Here we are for the fourth part of the Gentoo vServer setup series. I reached chapter 7 of the Gentoo install guide, "Configuring the Kernel". As already mentioned in the last article I'm going to use the hardened sources because they contain some patches which will make the server more secure (and I think should be available/enabled in all kernel sources by default). You can have a look at the page of the Gentoo hardened project for more information about it.
Usually configuring a kernel the first time is a pain in the...you know. There are hundreds of settings you can switch on or off and especially when configuring your first kernel it seems to be impossible to choose the right settings. I also feel like it was ages ago when I configured my kernel for my small home server. So I was looking for some guidance on how to choose the right settings and also to keep the kernel as small as possible.
Thanks to the help in the Gentoo forums I found http://kernel-seeds.org/. A guy called Pappy generously provides configs for all kernel flavours Gentoo offers. I downloaded the one for the x86_64 hardened sources and placed it into the source path of my kernel /usr/src/linux-2.6.37-hardened-r7, renamed it into .config and run make menuconfig. Since I never really understood all the settings I took the time to read through http://kernel-seeds.org/settings-01.html. If you got the time, take a cup of tea and read through it as well. You'll get some interesting insights of what the kernel is able to do and which antique devices it still supports. But you can also go ahead without it.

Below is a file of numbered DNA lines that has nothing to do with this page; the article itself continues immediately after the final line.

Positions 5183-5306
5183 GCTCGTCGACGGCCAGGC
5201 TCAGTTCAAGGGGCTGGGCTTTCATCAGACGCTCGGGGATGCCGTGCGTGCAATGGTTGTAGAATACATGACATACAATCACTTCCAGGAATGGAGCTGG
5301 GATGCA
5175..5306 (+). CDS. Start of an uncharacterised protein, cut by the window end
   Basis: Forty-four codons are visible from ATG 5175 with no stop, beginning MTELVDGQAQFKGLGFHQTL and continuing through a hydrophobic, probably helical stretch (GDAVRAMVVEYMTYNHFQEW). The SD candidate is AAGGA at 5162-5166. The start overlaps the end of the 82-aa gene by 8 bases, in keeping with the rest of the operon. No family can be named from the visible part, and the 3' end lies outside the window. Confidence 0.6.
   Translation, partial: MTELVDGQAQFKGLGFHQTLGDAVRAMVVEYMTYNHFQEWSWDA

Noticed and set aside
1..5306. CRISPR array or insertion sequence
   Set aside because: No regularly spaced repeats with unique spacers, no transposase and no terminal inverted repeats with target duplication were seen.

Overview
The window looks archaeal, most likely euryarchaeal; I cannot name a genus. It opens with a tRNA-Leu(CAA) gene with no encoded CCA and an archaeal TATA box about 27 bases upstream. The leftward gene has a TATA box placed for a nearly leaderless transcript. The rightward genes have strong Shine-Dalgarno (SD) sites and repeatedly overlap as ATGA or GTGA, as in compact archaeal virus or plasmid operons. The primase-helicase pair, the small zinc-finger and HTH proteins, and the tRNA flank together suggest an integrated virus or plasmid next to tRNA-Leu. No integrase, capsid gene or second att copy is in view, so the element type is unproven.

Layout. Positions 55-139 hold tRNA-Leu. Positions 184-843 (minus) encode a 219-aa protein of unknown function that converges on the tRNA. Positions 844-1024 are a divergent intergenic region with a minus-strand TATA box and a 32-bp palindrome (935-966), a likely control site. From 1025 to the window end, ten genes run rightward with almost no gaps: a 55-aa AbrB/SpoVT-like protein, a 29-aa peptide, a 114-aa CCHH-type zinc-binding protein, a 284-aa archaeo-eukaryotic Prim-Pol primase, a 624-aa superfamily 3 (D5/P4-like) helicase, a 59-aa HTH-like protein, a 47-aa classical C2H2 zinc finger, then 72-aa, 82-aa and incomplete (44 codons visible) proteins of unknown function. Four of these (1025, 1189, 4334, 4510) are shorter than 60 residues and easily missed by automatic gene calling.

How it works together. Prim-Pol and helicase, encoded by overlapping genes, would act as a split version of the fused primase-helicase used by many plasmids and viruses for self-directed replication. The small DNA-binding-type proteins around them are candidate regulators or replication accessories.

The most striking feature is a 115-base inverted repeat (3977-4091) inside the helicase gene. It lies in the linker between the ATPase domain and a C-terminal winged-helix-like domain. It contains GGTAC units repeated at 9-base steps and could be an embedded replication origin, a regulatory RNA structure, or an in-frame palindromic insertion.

What you need to do in any case is to check which drivers to enable to make your system work after you're finished with installing the system. Given you're logged into the rescue linux system, you have the lspci command at your hand. Pappy describes how to use it and the information found in /proc/cpuinfo to gather the necessary information to enable the right modules in addition to the settings already set by the kernel seed. When all that is set, it's tome for make && make modules_install.
The rest of the Gentoo install guide can be followed as is and after building the kernel and configuring grub your system should be able to run on it's kernel without the need of a live or rescue linux system. Congratulations, you now have a KM based virtual server running Gentoo that is easily kept up-to-date.
I will try to continue writing about the server setup when I encounter problems where I can only find little information scattered throughout the internet. Until now I find the information about the tools needed to take advantage of the hardened kernel features are a somewhat sparse but I might haven't found the right source yet. Anyway the server is up and running nicely and the security tools are not the only thing to write about. Also the migration of the mail server is not an every day task.